The guitarra is made like a guitar, with a flat back. The fingerboard is usually quite rounded. The tuninghead is always made with a special type of tuning machines (almost solely found on Portuguese instruments). By turning the top screw, the hook (on which the end of the string is fastened) slides up and down to tune the string. From the back of the machines the peghead has a kind of sickle shape.

The metal strings run from the loop on the tuning machines over a loose bridge to a row of pins on a metal stringholder on the edge of the body.

There are two kinds of guitarra : the Lisboa and the Coimbra type.
The difference is the tuning, size and the end of the peghead.

guitarra de Lisboa :

- violin like scroll head
- stringlength 460mm
- tuning :
dD aA bB ee aa bb

guitarra de Coimbra :

- flat teardrop head
- stringlength 490mm
- tuning :
cC gG aA dd gg aa

The guitarra is played with plectrums tied to the thumb and forefinger, and the tone is made to "sing" a lot by left hand vibrato. It is mainly used for the famous Fado music, in which it plays arpeggio chords to accompany the singing, but there are also many solos.

For more info about the guitarra portuguese see Fernandezmusic.com .

The example instrument has the bridge and nut made out of plastic.

top  
viola de fado
example :
from website OLX
L=0 B=0 H=0mm
scale ~650mm
You Tube

viola de fado

Besides the guitarra portuguese the Portuguese Fado is also accompanied by a normal looking classical guitar, called a viola de fado.
Notice that all the other violas (see under) are different : they are smaller and have double strings.

The main difference with a normal classical guitar is that the viola de fado does not have nylon strings, but steel strings. Sometimes it has a small narrow piece of pickguard at the right side of the strings between soundhole and bridge.

The tuning of the viola de fado is like a normal guitar.
The player plays (without a plectrum) the chords and especially the typical bass riffs.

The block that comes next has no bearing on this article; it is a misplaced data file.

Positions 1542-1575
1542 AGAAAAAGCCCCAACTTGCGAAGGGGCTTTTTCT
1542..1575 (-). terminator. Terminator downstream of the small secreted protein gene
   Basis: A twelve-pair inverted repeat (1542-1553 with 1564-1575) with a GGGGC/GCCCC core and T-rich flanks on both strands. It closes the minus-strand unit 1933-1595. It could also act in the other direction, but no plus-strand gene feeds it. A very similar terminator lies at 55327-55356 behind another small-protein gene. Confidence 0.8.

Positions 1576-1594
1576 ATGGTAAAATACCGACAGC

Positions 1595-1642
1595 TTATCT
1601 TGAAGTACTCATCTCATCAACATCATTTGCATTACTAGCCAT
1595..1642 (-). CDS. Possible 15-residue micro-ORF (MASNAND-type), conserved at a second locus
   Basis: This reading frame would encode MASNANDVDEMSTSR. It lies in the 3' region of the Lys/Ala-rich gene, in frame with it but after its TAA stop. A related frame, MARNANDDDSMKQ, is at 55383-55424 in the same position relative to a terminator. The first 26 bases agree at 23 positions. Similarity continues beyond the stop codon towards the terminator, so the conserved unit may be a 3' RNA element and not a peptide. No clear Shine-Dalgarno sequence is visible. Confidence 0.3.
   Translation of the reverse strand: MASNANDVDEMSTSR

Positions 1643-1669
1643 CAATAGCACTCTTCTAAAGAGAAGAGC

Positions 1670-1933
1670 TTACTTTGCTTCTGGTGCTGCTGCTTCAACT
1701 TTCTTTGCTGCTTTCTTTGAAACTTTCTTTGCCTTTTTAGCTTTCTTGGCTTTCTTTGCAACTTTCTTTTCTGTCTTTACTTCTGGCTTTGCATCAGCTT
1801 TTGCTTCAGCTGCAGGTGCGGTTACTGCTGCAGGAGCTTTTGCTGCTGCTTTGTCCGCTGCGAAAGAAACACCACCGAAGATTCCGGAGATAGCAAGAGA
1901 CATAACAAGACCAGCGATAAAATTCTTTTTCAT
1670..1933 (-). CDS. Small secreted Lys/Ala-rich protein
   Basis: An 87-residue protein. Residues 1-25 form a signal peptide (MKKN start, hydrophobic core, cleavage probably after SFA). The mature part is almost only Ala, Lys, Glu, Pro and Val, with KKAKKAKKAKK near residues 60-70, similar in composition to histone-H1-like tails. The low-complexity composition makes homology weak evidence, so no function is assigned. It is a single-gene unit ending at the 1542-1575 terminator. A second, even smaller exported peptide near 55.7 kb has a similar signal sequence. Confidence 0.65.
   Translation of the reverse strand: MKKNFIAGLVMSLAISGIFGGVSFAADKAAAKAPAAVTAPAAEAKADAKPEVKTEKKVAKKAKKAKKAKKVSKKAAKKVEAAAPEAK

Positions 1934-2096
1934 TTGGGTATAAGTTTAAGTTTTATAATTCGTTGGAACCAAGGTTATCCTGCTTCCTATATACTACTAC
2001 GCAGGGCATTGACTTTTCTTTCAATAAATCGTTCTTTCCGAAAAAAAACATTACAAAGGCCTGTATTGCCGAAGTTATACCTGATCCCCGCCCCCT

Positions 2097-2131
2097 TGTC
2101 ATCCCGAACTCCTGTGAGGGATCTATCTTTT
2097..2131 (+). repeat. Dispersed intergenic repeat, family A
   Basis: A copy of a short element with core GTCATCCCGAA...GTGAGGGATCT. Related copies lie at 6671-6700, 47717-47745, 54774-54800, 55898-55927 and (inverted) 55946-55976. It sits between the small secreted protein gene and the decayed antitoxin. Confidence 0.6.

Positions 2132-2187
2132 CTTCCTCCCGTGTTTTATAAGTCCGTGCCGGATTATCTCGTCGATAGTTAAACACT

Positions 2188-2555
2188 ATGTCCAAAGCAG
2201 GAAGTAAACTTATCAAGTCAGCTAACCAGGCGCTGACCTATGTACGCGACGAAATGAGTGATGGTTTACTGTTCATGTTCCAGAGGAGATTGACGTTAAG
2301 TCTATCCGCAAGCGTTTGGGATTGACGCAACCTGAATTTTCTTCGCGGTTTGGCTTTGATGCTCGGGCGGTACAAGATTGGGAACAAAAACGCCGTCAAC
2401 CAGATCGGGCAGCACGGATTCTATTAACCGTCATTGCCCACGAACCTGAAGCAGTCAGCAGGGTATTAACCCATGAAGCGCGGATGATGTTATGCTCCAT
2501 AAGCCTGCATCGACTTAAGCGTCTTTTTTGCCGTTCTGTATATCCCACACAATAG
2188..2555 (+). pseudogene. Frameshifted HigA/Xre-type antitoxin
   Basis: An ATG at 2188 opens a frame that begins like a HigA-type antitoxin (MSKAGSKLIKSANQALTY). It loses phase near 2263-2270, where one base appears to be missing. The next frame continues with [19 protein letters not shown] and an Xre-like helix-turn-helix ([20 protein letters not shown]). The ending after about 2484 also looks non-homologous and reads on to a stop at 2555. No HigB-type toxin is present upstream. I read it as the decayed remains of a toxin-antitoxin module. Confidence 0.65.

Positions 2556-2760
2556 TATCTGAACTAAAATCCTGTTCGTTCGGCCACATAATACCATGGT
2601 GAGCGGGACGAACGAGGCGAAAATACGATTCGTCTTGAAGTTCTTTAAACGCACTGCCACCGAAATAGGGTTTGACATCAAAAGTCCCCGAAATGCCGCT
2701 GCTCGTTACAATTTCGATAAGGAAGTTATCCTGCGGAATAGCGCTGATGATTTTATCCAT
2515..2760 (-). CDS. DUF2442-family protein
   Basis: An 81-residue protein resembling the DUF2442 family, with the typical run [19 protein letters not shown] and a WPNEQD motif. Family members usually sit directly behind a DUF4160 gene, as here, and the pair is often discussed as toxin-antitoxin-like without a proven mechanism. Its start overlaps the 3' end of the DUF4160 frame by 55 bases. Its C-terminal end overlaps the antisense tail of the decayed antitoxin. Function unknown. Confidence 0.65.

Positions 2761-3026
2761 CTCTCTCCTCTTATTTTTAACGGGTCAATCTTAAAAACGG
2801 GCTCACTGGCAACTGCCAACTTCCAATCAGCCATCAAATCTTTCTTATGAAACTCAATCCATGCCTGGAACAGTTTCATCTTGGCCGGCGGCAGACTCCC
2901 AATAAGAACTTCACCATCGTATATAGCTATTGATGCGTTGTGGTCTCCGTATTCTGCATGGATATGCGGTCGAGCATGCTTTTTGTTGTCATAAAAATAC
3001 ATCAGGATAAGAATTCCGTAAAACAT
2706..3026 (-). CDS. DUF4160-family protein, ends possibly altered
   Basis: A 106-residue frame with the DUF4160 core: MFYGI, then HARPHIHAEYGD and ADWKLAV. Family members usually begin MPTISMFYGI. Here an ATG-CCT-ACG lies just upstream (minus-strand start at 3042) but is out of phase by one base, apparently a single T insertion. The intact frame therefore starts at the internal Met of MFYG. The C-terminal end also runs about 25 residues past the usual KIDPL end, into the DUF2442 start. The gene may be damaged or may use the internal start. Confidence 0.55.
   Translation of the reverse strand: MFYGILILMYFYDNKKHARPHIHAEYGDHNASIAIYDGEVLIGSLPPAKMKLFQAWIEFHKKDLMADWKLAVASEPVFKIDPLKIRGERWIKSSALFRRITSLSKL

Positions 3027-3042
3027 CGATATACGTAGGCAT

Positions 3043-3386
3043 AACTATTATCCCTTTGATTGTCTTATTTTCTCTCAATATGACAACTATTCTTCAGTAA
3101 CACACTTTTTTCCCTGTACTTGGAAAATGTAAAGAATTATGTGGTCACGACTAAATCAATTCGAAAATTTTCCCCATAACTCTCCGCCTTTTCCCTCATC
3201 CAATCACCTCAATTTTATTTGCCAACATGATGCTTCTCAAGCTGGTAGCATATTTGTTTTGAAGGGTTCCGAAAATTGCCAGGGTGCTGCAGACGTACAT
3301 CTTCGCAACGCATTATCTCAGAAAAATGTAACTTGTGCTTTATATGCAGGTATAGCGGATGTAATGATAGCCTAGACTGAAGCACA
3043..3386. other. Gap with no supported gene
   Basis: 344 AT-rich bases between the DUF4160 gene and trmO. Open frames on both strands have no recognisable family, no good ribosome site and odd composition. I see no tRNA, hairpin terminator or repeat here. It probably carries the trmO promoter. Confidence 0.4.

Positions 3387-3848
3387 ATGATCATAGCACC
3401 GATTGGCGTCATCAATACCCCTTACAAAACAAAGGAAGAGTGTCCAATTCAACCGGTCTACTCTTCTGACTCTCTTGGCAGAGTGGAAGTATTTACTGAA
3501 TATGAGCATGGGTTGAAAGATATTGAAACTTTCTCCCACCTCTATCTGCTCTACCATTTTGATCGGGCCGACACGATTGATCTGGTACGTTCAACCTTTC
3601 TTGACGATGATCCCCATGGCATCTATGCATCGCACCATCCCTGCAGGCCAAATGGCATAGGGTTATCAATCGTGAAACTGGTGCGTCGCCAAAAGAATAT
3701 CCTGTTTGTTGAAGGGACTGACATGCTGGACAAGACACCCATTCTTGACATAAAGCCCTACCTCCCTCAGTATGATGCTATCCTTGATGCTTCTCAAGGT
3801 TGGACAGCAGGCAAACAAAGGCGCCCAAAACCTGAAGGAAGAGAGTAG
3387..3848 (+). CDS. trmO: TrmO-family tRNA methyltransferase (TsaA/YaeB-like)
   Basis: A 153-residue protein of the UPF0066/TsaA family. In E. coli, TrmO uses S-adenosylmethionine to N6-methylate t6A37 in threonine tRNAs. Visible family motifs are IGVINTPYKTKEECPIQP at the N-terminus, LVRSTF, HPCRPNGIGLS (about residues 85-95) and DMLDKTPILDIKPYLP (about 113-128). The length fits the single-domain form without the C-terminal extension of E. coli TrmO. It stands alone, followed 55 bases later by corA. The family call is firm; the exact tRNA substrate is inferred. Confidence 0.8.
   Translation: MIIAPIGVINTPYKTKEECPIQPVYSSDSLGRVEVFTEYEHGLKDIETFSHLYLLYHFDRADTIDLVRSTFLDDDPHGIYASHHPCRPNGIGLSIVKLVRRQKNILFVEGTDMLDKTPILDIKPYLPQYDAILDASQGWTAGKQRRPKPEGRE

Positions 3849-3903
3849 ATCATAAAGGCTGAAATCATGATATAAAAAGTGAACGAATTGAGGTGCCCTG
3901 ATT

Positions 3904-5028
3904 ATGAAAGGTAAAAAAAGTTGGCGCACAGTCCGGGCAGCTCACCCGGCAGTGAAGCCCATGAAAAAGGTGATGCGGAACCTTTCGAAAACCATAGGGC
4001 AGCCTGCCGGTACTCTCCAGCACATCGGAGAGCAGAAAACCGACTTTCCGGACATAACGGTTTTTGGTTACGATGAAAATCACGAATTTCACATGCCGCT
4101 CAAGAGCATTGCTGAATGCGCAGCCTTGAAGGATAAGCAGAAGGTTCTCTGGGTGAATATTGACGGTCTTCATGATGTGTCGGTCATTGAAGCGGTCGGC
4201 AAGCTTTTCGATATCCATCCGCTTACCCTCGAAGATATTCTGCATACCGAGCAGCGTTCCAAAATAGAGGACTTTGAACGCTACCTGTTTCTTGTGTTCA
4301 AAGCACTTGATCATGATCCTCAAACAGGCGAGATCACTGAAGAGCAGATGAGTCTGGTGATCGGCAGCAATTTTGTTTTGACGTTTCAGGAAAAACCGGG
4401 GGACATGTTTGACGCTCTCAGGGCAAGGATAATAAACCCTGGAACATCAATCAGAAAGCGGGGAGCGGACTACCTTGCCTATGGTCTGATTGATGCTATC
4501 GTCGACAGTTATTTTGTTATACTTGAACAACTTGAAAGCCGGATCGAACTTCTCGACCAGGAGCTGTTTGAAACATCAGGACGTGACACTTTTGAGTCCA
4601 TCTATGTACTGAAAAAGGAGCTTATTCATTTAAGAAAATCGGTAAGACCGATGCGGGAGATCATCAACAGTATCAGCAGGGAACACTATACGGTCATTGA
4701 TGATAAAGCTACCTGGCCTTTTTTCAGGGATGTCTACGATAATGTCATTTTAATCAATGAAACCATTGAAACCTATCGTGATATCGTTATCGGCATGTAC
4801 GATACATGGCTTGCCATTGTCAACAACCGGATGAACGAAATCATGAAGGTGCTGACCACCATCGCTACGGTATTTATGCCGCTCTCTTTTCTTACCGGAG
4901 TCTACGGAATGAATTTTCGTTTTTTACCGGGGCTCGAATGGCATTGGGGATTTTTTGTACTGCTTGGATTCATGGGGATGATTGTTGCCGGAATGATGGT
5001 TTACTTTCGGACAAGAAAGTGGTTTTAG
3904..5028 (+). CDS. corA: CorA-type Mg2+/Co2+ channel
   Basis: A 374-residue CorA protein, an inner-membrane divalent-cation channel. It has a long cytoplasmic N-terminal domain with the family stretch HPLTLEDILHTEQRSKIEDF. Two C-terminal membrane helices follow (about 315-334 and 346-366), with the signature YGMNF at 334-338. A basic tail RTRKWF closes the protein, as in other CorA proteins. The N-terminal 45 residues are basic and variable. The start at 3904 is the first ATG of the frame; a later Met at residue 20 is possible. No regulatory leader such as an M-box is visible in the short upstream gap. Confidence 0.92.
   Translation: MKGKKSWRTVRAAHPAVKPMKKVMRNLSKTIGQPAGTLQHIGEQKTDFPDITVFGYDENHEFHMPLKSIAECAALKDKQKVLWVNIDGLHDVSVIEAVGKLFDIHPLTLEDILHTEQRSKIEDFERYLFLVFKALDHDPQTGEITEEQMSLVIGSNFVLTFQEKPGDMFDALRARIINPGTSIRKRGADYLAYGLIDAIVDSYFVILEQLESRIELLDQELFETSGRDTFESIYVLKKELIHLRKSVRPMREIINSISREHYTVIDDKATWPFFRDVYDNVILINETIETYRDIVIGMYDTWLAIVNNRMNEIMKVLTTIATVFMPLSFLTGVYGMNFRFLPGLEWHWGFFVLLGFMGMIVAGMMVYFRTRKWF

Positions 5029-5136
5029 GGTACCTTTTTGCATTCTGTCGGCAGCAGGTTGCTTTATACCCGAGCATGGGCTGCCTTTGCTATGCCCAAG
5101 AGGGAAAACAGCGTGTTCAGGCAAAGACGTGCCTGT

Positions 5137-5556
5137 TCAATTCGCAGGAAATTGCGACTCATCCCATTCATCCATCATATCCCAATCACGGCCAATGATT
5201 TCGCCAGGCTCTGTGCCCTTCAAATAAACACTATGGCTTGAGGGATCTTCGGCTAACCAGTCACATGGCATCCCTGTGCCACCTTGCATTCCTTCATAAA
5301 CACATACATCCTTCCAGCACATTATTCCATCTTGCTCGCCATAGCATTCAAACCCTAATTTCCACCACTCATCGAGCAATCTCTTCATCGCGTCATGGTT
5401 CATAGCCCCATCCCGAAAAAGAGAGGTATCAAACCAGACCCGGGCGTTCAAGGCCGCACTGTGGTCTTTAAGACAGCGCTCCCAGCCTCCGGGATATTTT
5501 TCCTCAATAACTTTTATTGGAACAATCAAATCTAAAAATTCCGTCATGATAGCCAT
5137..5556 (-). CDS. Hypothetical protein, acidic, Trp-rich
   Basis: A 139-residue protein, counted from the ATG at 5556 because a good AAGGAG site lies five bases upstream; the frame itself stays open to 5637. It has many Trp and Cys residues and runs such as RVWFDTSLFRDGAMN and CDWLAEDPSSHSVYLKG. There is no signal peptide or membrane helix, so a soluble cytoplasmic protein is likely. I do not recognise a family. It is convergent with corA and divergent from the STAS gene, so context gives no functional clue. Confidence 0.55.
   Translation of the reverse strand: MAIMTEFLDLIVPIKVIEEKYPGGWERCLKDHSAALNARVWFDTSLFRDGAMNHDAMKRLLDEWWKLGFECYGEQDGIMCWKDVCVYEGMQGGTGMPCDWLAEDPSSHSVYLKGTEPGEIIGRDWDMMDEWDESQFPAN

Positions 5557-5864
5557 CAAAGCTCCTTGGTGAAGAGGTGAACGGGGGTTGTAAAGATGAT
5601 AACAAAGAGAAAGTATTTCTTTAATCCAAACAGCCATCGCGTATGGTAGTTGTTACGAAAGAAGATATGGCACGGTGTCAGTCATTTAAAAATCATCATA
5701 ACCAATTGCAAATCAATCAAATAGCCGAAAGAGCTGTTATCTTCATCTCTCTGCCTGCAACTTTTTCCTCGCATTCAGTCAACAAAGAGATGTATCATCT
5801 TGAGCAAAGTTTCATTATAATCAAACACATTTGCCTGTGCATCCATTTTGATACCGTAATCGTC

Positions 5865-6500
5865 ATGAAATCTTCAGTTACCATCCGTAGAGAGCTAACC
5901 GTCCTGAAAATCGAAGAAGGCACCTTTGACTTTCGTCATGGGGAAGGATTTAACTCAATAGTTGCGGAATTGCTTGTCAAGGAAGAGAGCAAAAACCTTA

Sometimes a 4-string acoustic bass guitar (violão baixa) is also part of the fado instruments to accompany the singer (man or woman).

top  
viola braguesa
example : bought in Lisbon, Portugal 1987
L=900 B=315 H=100mm
scale 500mm
You Tube
viola braguesa

This is the most wellknown viola of Portugal : the viola braguesa, which is typical of northwestern Portugal around the town of Braga, between the Douro and Minho Rivers. So it is also called viola da Braga.

Most violas have 5 courses of metal strings, and the fretboard is separate, but flush with the soundboard.

The sound hole of a viola braguesa is usually a half circle with two teardrops on top, but some may have a normal round sound hole. The bridge has a decorative "mustache", with two glued-on leaves on both sides.
The tuning head could have the vague shape of a three-foil, but (as with all Portuguese instruments) it can also be made like the guitarra portuguesa (Lisboa style), with its typical tuning machines, or with friction pegs, or slotted with normal guitar-like tuning machines. It all depends on the maker.

The bridge is very typical for all violas : the strings run first over a loose thin piece of wood (the actual bridge), then through gaps in the glued-on bridge and are then turned back and fixed with loops to pins (screws) on the bridge. The number of pins is not necessarily the number of strings, but is usually six.
Tuning of the viola braguesa is in 5-courses: c'c, g'g, a'a, d'd', g'g'
(this is like the Coimbra-style guitarra tuning, omitting the highest course).
top  
viola amarantina
example :
bought from Primetime Portugal 2012
L=840 B=305 H=80mm
scale 440mm
You Tube
viola amarantina

The viola amarantina is called after the northern town of Amarante in Minho Province. It seems not much used anymore.

This viola has two heart shaped soundholes, and is the only viola with the fingerboard continuing in the soundboard (but still flush with it). The frets above the tenth fret gets shorter, and are only under the highest strings.